Human Resource Risk Minimization Practices and Performance of Commercial Banks in Kenya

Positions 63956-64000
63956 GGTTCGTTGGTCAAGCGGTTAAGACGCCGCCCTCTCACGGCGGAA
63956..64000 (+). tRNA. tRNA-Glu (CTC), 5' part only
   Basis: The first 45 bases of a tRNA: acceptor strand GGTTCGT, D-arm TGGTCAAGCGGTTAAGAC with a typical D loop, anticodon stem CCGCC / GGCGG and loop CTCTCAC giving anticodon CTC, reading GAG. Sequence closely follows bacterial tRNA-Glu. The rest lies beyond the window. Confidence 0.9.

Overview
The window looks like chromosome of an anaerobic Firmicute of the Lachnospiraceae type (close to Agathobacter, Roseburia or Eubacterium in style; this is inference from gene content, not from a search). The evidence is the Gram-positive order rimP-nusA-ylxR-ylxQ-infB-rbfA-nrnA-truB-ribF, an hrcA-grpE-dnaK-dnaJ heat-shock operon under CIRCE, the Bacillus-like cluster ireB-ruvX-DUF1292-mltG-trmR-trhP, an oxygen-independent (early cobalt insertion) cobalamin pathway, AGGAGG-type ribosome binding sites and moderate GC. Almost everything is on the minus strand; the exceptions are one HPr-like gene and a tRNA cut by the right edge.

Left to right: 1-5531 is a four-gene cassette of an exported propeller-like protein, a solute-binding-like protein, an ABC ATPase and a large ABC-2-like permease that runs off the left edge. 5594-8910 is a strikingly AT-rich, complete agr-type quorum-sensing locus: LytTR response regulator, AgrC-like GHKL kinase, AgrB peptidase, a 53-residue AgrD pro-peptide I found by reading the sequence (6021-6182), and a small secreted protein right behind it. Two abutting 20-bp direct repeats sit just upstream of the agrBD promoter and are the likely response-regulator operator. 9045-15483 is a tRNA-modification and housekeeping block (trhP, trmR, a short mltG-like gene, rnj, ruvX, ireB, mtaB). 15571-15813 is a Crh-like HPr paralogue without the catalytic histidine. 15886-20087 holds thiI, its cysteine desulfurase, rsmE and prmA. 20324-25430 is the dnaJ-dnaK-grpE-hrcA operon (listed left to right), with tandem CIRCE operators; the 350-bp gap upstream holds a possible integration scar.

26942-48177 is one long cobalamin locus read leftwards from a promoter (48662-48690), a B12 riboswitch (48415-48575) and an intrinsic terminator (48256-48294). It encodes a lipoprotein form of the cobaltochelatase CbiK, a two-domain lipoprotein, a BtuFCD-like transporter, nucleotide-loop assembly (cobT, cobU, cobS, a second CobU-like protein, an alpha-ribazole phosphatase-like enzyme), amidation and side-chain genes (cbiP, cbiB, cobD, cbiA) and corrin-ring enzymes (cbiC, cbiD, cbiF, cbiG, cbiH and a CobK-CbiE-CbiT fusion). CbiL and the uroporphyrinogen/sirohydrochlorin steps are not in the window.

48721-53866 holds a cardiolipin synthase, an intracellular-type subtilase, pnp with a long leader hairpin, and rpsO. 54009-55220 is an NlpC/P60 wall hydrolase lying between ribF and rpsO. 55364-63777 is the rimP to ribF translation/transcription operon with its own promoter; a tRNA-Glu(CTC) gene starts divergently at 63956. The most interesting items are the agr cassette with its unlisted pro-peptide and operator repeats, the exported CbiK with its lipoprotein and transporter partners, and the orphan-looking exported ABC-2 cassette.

This study aimed at elucidating the relationship between HR risk minimization practices and the performance of commercial banks in Kenya. Studies show that the performance of commercial banks is highly threated by HR related risks, which they have to overcome to sustain their performance. The risks come against the realization that banks are key contributors to the Kenyan economy at more than 7% of its GDP. The HR Risk Minimization practices that were of interest to this study were headhunting, show cause letters, prosecution, and termination of duties. The study was supported by both the Expected Utility Theory and Miles and Snow’s Organizational Strategies Model. The study targeted 38 banks that were eligible for a census survey with a total of 228 respondents, who were bank employees, participating in study. Descriptive and inferential statistics were used to analyze the data. The association among variables was established using Pearson's Product Moment Association Coefficient (r), and the hypothesis was tested using analysis of variance (ANOVA), correlation analysis, and multiple regressions. The results indicated that, a weak (R=0.396 >0.5), positive and linear relationship between HR Risk Minimization practices and the performance of commercial banks in Kenya. Further, the p-value of 0.000 led to the conclusion that the relationship was statistically significant. This study recommends the establishment of mechanisms of determining the effectiveness of organizational HR risk minimization mechanisms. The study also challenges scholars in various management fields to deleve in research on HR related risk management, given their unpredictable nature. The study also recommends continuous development and review of policies and guidelines on the management employee related risks such as such policies are the CBK’s Prudential Guidelines of 2013.
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